Application architectures of Web1.0 and Web2.0
August 12, 2009
The application architectures of Web1.0 and Web2.0 and the differences between them with regard to factors like response time and user interactivity can be well illustrated with the help of a simple example.
(i)Page is the basic unit of the application.
(ii)Every event triggered by the client such as a button-click in the above example, is represented by a page, ie, either a new page is loaded or else the same page is refreshed and reloaded in which case the entire browser window needs to be refreshed (as in the above example) including the fixed interface elements that do not change from page to page.
(iii)As the server keeps refreshing and reloading the same page each time an event is triggered by the client, the response time will increase.
(iv)The user needs to wait and cannot carry out any further process until the server responds and updates the browser. The process will take even longer in case of a failure message like username not available.
The following diagram shows browser and server contact in Web 1.0 applications.
Letﾢﾾﾀﾾﾙs take the same example with a Web2.0 application.
The above diagram shows the Web 2.0 approach.
In this case the entire page is not submitted to the server and so the user can continue entering the password while the server processes the username thereby promoting asynchronous communication between the client and the server. While the user is entering the password, the response is delivered back to the page. It is also possible for another script to request data from the server while the server is already processing the request initiated by the first script. This kind of interaction between the client and the server is called asynchronous communication as the user does not have to wait until the server responds. The server-process thus takes place in the background without the knowledge of the user enabling a very rich online user-experience. Then depending on the availability of the username, either a success or failure message can be displayed in a small <div> element.
Moreover, the button in the above example can also be disabled to prevent the user from accidentally clicking the button before entering valid data. Hence Web2.0 applications facilitate enabling and disabling of interface elements.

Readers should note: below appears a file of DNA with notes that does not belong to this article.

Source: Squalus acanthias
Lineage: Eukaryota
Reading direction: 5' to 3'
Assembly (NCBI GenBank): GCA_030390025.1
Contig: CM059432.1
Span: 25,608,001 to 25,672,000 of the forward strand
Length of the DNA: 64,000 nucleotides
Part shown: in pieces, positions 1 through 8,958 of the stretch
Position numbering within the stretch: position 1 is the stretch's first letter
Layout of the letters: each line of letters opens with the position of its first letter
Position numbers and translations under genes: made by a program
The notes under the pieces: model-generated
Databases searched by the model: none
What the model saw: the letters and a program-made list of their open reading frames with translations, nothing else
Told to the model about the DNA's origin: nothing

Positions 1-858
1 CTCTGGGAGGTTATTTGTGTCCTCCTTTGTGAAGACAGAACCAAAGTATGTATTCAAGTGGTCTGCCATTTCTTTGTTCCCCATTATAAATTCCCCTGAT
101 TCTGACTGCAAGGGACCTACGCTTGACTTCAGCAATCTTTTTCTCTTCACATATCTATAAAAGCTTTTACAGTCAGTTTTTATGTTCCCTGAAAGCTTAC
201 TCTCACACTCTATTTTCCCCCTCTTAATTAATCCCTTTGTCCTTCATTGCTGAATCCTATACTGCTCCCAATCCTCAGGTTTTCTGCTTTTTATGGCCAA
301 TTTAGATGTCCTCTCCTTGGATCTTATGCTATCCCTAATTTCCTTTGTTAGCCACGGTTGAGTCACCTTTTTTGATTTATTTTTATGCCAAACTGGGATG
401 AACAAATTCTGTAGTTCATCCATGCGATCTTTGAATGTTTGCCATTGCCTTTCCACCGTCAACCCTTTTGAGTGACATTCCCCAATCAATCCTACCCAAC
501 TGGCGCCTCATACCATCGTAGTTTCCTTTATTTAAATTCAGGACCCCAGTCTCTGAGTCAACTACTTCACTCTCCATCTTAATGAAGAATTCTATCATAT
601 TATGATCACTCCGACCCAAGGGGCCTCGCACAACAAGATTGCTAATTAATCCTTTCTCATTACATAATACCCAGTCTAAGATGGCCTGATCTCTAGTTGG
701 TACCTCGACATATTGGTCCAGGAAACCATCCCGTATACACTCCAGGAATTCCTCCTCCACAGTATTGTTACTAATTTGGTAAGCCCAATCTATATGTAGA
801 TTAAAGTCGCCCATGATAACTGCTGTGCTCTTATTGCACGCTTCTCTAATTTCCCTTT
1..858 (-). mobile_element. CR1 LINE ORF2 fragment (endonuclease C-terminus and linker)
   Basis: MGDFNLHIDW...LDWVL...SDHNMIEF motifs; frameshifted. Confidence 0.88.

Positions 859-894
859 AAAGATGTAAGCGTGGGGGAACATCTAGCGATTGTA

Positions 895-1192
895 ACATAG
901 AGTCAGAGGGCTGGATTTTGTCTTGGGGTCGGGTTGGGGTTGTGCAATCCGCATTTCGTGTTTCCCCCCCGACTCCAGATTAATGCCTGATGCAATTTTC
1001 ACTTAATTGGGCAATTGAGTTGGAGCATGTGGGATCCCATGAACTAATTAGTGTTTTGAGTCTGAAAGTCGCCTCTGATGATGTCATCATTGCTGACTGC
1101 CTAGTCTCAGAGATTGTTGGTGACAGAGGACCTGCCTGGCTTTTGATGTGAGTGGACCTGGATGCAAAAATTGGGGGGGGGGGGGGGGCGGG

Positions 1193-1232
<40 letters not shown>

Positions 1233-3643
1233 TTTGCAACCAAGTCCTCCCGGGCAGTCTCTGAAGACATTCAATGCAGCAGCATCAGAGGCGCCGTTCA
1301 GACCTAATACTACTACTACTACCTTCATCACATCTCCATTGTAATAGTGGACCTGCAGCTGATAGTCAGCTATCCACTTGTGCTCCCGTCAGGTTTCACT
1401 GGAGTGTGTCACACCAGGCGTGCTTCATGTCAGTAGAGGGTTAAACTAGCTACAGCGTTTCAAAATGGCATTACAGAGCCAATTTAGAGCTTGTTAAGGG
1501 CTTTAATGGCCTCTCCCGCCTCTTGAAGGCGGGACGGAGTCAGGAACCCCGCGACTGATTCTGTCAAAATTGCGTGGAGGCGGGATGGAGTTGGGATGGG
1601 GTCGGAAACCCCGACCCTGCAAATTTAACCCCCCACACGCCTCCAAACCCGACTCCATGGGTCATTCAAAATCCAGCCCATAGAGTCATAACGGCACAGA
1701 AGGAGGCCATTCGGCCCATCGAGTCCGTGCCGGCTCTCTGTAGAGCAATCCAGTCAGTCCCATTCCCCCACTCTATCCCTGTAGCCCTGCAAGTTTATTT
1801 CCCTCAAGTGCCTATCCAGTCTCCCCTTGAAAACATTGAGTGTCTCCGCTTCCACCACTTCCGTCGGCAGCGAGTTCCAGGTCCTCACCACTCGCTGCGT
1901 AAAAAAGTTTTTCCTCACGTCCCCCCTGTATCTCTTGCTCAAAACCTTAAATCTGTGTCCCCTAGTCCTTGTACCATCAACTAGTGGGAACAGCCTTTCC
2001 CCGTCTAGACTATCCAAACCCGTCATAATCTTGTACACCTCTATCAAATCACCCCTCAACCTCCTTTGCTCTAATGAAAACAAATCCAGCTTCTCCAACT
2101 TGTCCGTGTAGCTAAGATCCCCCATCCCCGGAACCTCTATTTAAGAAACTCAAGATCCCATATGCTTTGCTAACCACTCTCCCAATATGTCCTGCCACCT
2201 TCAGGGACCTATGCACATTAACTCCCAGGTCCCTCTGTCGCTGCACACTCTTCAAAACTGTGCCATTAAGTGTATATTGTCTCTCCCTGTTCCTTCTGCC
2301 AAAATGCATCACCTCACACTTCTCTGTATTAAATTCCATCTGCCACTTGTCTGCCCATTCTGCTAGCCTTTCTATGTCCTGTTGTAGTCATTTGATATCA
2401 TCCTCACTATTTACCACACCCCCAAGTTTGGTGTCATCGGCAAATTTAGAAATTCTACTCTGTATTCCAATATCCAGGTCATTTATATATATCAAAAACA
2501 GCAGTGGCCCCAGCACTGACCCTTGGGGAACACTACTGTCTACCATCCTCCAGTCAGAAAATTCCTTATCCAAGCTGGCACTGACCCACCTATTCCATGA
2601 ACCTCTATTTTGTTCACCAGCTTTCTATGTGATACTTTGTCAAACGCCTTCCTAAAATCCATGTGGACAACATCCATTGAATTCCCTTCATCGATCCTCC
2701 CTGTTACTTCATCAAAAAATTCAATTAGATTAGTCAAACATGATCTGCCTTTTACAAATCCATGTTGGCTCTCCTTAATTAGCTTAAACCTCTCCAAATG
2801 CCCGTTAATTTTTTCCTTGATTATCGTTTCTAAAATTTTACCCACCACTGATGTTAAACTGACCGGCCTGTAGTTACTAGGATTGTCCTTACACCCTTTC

Thus we understand that in a Web2.0 application:
(i)A page is broken down into smaller components or sections. Events are triggered within these components by the client.Ex.leaving a form field.
(ii)Asynchronous communication between client and server.
(iii)Enables updates to smaller portions of the interface. ex<div> element
(iv)Enabling and disabling of interface elements.
We may deduce the following differences with regard to the application architecture of Web1.0 and Web2.0:
Page is the basic unit in a Web1.0 application. Every event in a Web1.0 application is represented by a page.
The entire page is broken down into smaller components or sections. Events are triggered within these components.
The application interface and data are tied together. They are delivered to the browser by the web server at the same time, ie, each time data is changed, the interface must be reloaded.
Interface is independent of data. The entire interface need not be refreshed and delivered each time an event is triggered.Web2.0 applications permit updating small portions of the interface in response to events triggered within the components that make up the page. Hence there is no need to refresh and reload the entire application interface for a data change.